8 great Android games you can play on PC in 2022
Whether you need to kill time while waiting in line or on your commute, not too long ago mobile games were just the perfect distractions. Most of these games required minimal input, providing challenging primary gameplay loops. Today we have innovative versions of existing genres through constant refinement. Companies are even finding ways to optimize performance to create some of the best phones for mobile gaming.
Graphical fidelity for mobile games has shifted to PC quality, and gameplay complexity has given us amazing games you can play right now. In fact, it was only a matter of time before mobile games moved to the PC. So if you are a fan of great Android games, you will love PC mobile games. Sky is the limit!
1. Punch Club
This 2D brawler follows an aspiring Rocky movie-style martial artist from the 80s, except there are no workout montages; you have to inflate the old fashioned way. Punch Club’s gameplay features life-simulation RPG mechanics such as eating healthy and exercising regularly to train your character as a martial artist. Brawls take place in various pixel art streets and arenas which look great on Android and even better on PC.
Combat features a usable and punishing 2D brawler, using your equipped special moves to gain an edge in combat. RPG gameplay lends a unique banality to the idea of street combat. The game converts the less exciting aspects of this type of story, such as money, food and jobs, into engaging gameplay. If intense RPG gameplay is up your street, Punch Club (on Steam) is a solid contender to keep you happy, provided you never tire of the 80s pop culture references.
Downwell is an energetic rogue-lite that sports an Undertale-esque black and white palette and immediately throws you down a pit. Players are tasked with descending at all costs, blasting rocks and enemies to pieces with unorthodox but highly effective gun shoes. The gameplay is simple in the best way; your weapons explode downward with satisfying percussion and brutal efficiency. Plus, everything below you probably deserves it. As you descend you will find side caves containing random buffs, from health boosts to increased firepower, after which he is back in the fray.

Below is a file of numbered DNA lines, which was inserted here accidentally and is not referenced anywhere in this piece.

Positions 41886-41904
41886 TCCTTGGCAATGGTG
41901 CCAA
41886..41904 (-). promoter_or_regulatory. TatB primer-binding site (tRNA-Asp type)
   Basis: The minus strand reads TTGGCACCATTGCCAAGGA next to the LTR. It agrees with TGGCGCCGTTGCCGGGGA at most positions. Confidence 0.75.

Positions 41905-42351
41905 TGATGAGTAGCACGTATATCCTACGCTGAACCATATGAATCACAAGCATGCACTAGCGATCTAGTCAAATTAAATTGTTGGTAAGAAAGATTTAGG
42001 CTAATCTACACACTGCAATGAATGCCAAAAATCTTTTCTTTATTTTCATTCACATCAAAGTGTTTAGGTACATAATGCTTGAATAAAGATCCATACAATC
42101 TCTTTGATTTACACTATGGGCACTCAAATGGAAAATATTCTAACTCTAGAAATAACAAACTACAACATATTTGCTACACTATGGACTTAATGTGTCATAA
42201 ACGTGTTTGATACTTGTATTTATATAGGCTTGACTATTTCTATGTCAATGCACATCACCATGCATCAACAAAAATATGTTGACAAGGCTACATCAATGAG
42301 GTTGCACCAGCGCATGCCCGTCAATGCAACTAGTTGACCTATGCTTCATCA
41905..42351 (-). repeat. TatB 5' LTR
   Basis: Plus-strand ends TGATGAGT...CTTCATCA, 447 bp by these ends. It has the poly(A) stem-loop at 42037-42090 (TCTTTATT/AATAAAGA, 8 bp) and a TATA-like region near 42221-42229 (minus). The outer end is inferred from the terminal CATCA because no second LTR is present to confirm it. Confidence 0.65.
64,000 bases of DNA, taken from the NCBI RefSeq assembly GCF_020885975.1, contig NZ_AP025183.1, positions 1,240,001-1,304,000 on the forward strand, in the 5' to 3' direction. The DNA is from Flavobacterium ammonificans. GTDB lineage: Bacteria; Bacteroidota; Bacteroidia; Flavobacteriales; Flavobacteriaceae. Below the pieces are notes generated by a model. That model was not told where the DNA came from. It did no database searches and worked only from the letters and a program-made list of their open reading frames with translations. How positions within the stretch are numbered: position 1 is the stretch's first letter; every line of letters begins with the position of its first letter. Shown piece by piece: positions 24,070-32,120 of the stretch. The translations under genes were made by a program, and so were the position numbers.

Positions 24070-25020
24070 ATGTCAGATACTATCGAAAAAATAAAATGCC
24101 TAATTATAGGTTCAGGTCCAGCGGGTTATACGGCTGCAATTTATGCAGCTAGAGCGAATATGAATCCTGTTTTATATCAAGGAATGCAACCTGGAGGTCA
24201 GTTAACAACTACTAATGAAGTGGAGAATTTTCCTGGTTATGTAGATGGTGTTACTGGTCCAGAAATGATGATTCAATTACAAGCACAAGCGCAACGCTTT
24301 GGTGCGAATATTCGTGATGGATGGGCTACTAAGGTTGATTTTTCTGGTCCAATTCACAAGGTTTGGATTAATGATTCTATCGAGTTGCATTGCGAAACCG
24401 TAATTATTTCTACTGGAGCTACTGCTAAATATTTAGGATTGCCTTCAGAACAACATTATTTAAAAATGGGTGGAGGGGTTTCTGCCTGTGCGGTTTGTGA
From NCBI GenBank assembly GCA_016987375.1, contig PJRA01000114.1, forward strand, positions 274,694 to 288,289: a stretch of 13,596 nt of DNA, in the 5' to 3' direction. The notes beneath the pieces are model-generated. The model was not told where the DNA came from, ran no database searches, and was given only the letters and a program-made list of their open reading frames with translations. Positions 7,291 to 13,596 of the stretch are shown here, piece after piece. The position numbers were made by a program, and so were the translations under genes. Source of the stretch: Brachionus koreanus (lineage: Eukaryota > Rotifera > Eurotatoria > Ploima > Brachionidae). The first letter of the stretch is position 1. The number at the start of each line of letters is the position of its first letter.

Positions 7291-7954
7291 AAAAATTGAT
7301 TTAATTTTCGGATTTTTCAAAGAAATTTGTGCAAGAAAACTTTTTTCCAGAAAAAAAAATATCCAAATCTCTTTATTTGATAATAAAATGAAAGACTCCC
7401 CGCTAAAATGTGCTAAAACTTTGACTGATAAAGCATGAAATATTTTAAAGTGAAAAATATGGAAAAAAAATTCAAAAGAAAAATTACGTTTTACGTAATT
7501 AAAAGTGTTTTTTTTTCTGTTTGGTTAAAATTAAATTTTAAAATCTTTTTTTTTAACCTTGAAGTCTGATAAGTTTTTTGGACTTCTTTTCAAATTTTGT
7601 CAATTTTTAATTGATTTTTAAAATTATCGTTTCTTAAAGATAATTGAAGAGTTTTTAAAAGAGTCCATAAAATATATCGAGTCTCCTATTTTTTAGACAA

Downwell (on Steam) focuses on engaging gameplay rather than storytelling, ensuring that going down is inherently satisfying, which reinforces the game’s destructive charm. The random leveling system provides significant replay value, and the PC version allows tighter controls for your races. Put it all together, and you get an experience that definitely goes down
3. Hitman GO: Definitive Edition
Given the Hitman franchise’s reputation for punishing stealth gameplay and gun-toting action, the main loop of Hitman GO Definitive Edition (on Steam) might surprise you. Players control an Agent 47 figure on a game board, tasked with eliminating everyone else on the board. The Monopoly aesthetic is very disarming if one knows the series, but oddly, the core elements of classic Hitman gameplay remain unchanged.
Since you’re supposed to kill without being spotted, you need to be strategic about who you kill first. Your targets are chess pieces that don’t move unless prompted. So the task is to plan the best route around the board, removing the targets one by one. It gets weirdly engaging and highlights just how fun Hitman gameplay can be when stripped down to the essentials.
4. Riptide: GP Renegade
It’s a game that necessary be on PC. Riptide GP Renegade (on Steam) is a third-person jet ski racer set in an intriguing futuristic setting. The plot is less engaging than the gameplay, unsurprisingly. You will spend most of your time speeding through urban environments and reliving that first time you played on a racing arcade machine. Races allow you to ride on water and perform tricks for a higher score, with parts customization options to maximize your vehicle’s speed, handling and style.